Let's say you visit a Massachusetts doctor seeking diagnosis of various symptoms your body is presenting. Perhaps you haven't been feeling well but can't put your finger on why. If your doctor says there's really no reason to suspect you are suffering anything other than fatigue and stress, and you later learn you have a serious health problem that likely should have been obvious to a licensed physician, who is responsible for any illness or injuries you may have suffered in the meantime?
A key factor toward answering that question lies in the phrase "duty of care." While no doctor is perfect or always able to correctly diagnose a particular problem, prescribe proper treatment and help every patient attain complete recovery, all doctors are obligated to keep patients as safe as possible and to fulfill their responsibilities toward their patients according to accepted medical standards of care.
What is duty of care?
You may be inclined to think that a doctor always owes a duty of care to every person who seeks his or her care. However, this is not always true. The following list includes information to clarify duty of care and shows that in some situations, a doctor a may not be obliged to offer care or treatment at all:
- If a doctor has volunteered to help someone in medical need, the doctor has established a duty of care.
- Let's say you're in a restaurant and suddenly feel faint. You approach someone at another table whom the waiter told you happened to be a doctor and ask that person to assist you. Even if the person is indeed a licensed physician, he or she is not obligated to come to your aid and therefore owes you no duty.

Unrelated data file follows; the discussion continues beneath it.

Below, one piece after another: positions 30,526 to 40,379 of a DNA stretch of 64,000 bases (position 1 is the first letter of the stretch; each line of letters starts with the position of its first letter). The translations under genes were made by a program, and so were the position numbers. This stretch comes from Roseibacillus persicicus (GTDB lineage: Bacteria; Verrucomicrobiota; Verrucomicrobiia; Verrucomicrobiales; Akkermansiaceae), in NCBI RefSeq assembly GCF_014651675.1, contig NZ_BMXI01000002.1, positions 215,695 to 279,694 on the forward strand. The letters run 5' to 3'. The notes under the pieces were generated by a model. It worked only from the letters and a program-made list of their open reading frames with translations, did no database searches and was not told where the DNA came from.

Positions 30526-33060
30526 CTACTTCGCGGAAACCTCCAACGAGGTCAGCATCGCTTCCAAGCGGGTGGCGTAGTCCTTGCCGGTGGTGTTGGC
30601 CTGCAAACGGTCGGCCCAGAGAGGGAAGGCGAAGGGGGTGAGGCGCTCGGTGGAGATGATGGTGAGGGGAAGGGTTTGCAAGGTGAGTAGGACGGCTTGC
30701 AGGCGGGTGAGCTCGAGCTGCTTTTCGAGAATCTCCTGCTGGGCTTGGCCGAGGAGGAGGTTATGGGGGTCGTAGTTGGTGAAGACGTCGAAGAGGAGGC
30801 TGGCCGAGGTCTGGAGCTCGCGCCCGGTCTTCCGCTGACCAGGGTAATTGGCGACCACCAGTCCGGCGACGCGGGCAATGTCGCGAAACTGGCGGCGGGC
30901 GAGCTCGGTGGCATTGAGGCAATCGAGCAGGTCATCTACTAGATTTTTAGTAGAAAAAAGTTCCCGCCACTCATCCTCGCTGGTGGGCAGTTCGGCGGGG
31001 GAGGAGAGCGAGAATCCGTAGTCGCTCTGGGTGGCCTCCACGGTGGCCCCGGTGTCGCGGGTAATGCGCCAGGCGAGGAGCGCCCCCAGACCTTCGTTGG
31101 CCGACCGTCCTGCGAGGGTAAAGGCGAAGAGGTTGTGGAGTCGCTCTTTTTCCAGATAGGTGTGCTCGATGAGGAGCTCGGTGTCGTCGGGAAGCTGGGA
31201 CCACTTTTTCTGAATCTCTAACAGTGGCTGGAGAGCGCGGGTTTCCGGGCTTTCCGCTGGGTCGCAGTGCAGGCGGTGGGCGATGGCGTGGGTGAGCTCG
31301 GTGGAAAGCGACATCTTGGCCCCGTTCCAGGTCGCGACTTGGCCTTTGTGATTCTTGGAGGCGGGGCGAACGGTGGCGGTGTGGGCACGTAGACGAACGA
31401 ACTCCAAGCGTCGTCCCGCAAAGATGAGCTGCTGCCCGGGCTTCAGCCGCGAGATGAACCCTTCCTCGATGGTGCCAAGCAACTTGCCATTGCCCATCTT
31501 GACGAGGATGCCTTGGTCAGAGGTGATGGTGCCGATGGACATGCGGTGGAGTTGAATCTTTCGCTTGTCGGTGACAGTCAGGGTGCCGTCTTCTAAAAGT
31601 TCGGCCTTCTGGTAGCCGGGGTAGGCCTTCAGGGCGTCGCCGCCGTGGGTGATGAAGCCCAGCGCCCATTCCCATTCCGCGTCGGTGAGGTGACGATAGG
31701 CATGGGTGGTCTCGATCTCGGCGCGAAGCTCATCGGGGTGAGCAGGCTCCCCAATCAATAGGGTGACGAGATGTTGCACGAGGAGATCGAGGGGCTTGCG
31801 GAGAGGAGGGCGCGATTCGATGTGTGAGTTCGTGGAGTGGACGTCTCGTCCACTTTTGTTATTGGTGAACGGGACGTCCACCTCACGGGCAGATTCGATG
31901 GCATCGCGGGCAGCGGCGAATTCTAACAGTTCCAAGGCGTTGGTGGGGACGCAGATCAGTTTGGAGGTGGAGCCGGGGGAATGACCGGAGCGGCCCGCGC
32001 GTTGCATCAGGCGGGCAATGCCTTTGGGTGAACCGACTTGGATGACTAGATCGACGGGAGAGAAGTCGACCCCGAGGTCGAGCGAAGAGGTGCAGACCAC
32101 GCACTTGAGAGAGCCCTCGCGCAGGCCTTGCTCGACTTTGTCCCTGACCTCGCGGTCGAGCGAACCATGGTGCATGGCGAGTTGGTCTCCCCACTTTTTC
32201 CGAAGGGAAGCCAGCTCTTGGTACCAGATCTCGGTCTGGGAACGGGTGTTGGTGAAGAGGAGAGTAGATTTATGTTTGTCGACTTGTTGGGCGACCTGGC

- If a doctor/patient relationship is officially established (by making an appointment and visiting a particular doctor's office regarding a health condition, for instance) then a duty of care is also established.
- If your doctor fails to fulfill a duty of care and it results in your injury, you may have grounds to file a medical malpractice claim for negligence.
Medical malpractice claims fall under the category of personal injury law. In all such cases, the burden of proof is on you or whoever filed the claim. You may enlist third party testimony or other assistance to help you make your case in court. Many Massachusetts residents injured by doctors' duty of care failures seek justice with the help of experienced injury attorneys on their sides.